What is financial literacy? There are many definitions floating about, and most are based upon a knowledge and understanding of personal finance and financial institutions.
Beyond Personal Finance
The public is faced with nearly two decades of struggling global economies, unemployment, and the collapse of numerous financial institutions. Very few families have not experienced the fear of uncertain personal finances and felt concern about being financially stable and secure in their future. Yet, within the same time frame, changes in legislation for investment, saving, retirement, and capital lending have provided the opportunity for individuals to acquire wealth through entrepreneurship and investing.
Therefore, our definition of financial literacy encompasses more than just personal finance. To be financially literate, an individual does need to be fluent in personal finance, but also in global economics, entrepreneurship, and investing -- all on a platform of real-time technology.
Personal finance has moved beyond merely balancing your checkbook and saving for a rainy day. Most banking and financial transactions happen online and in real time, and they can involve and intersect with several institutions and individuals in a matter of seconds. The need to access and utilize money can be immediate. It also requires an understanding of how to navigate personal finance technologically at an early age, which is a necessity today.
Global economics impact everyone. Long before the era of industrialization, trade and commerce between countries and continents were interconnected and interdependent. Currently, struggling economies have brought more individuals who seek entrepreneurial endeavors. Entrepreneurship is more than having an idea for a product to manufacture. Ideas, services, and even commentary and critique now have a market -- and a market value. Entrepreneurship is about seizing an opportunity to advance ourselves and our ideas, and to benefit financially from the interests and needs of others.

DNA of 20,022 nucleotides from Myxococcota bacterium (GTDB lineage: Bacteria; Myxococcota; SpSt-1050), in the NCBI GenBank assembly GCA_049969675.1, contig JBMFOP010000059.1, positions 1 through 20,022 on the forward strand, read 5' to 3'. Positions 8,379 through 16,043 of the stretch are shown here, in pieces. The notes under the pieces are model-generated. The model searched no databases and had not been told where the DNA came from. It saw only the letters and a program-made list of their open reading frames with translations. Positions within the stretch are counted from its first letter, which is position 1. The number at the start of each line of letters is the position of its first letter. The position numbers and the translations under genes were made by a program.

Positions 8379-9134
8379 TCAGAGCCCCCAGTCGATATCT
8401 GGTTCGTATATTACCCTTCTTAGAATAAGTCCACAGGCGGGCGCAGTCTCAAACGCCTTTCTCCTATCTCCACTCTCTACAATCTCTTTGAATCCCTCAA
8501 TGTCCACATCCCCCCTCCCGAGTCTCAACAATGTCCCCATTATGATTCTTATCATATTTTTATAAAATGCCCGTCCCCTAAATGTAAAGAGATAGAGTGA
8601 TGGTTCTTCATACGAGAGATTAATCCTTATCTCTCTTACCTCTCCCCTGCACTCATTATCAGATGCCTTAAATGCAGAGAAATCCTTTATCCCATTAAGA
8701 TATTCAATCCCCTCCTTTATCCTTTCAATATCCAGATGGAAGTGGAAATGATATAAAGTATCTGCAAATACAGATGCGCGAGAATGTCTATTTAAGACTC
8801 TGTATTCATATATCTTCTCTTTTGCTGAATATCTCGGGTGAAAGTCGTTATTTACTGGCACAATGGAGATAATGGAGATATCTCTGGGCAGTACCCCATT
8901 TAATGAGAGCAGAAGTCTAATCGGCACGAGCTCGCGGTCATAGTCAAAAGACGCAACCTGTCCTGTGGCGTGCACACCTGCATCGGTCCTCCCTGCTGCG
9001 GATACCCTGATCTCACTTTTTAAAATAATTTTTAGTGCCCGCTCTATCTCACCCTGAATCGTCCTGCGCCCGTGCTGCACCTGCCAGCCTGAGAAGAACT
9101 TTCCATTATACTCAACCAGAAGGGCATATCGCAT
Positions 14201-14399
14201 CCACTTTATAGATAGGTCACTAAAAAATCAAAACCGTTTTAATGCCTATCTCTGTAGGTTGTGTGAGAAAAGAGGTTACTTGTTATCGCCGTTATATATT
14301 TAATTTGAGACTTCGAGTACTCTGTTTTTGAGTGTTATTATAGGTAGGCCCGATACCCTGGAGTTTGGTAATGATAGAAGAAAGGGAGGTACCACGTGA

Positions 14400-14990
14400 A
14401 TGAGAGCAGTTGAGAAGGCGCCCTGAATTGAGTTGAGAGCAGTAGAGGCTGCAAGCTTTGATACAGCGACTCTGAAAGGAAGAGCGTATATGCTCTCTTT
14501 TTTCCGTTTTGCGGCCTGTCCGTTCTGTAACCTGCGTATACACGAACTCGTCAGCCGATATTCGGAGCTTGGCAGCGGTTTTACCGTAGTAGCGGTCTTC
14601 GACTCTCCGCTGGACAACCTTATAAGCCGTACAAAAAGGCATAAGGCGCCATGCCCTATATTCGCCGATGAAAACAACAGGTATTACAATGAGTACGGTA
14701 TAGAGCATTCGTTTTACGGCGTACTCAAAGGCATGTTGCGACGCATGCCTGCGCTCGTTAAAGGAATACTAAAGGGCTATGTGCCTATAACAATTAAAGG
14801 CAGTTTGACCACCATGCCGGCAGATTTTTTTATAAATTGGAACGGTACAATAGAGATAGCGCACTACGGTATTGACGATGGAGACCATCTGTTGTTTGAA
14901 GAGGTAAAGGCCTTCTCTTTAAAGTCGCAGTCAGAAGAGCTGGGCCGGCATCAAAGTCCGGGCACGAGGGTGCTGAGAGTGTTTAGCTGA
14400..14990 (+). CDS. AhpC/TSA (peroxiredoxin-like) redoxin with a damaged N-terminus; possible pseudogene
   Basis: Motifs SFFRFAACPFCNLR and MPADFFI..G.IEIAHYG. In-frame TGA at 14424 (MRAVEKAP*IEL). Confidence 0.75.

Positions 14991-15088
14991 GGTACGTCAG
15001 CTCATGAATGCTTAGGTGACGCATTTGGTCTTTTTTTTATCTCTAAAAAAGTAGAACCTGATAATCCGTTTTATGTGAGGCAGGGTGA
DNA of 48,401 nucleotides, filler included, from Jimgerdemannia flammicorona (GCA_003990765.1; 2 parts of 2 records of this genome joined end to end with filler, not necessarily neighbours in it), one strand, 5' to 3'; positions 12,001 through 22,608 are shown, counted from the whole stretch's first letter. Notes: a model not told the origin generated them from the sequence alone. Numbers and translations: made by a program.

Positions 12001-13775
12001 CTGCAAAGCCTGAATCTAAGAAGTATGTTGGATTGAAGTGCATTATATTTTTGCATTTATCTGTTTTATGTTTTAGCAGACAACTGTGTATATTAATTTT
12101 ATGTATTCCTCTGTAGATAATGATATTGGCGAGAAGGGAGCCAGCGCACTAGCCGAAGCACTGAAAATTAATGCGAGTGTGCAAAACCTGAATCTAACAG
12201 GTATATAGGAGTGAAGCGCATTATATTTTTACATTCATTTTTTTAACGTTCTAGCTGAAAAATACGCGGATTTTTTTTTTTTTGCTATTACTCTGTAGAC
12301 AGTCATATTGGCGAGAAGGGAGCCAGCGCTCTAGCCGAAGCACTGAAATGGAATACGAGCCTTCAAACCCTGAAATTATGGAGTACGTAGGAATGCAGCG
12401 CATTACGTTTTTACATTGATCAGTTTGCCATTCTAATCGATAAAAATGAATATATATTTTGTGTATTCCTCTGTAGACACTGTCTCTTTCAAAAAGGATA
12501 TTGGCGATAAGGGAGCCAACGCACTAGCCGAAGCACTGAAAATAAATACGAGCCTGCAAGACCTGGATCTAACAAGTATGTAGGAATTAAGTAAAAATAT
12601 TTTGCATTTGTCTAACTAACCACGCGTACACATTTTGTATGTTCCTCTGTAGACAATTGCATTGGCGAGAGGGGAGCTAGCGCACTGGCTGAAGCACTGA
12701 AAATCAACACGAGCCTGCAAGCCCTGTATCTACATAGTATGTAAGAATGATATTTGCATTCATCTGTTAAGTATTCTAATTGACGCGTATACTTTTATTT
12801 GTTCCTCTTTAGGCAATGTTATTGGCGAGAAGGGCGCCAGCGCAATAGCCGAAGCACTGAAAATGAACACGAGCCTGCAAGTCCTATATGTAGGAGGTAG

Investing is the jewel in the crown. It is simply not enough for an individual to work hard and earn money. You need to make the money that you earn work hard for you! Investing is the greatest source of accumulating and maintaining wealth. There are a myriad of ways to invest, allowing even the hard-working individual to grow his or her finances and secure a comfortable future.
Teaching Financial Literacy: An Open Invitation
In terms of public education, financial literacy is unexplored territory. School districts acknowledge that it is necessary for students to be financially literate in order to be college and career ready. However, it is difficult for schools and districts to consider how they will achieve that goal. What content should be included? What specific skills should students be equipped with? How can the curriculum and instruction engage students in real and meaningful ways? How can students understand the ways in which financial literacy applies to their immediate worlds? The stakeholders in this conversation are public partners, financial institutions, and government entities. Missing from the conversation are teachers.
Every school administrator knows that teacher buy-in is critical. Even the best data-driven, research-based curricula, without teacher ownership, becomes just a set of expensive worksheets. Teachers need to know and understand what it takes to become financially literate and why it is so necessary. They must be at the forefront of defining what financial literacy is and what it is not.
I am inviting teachers of economics, business, social sciences, math -- and in fact, all subjects at all levels -- to join in this conversation. In the comments section below, share your ideas on this unexplained territory. Share your experiences, and please provide the defining components to a new body of knowledge that will lead our students into the next millennium.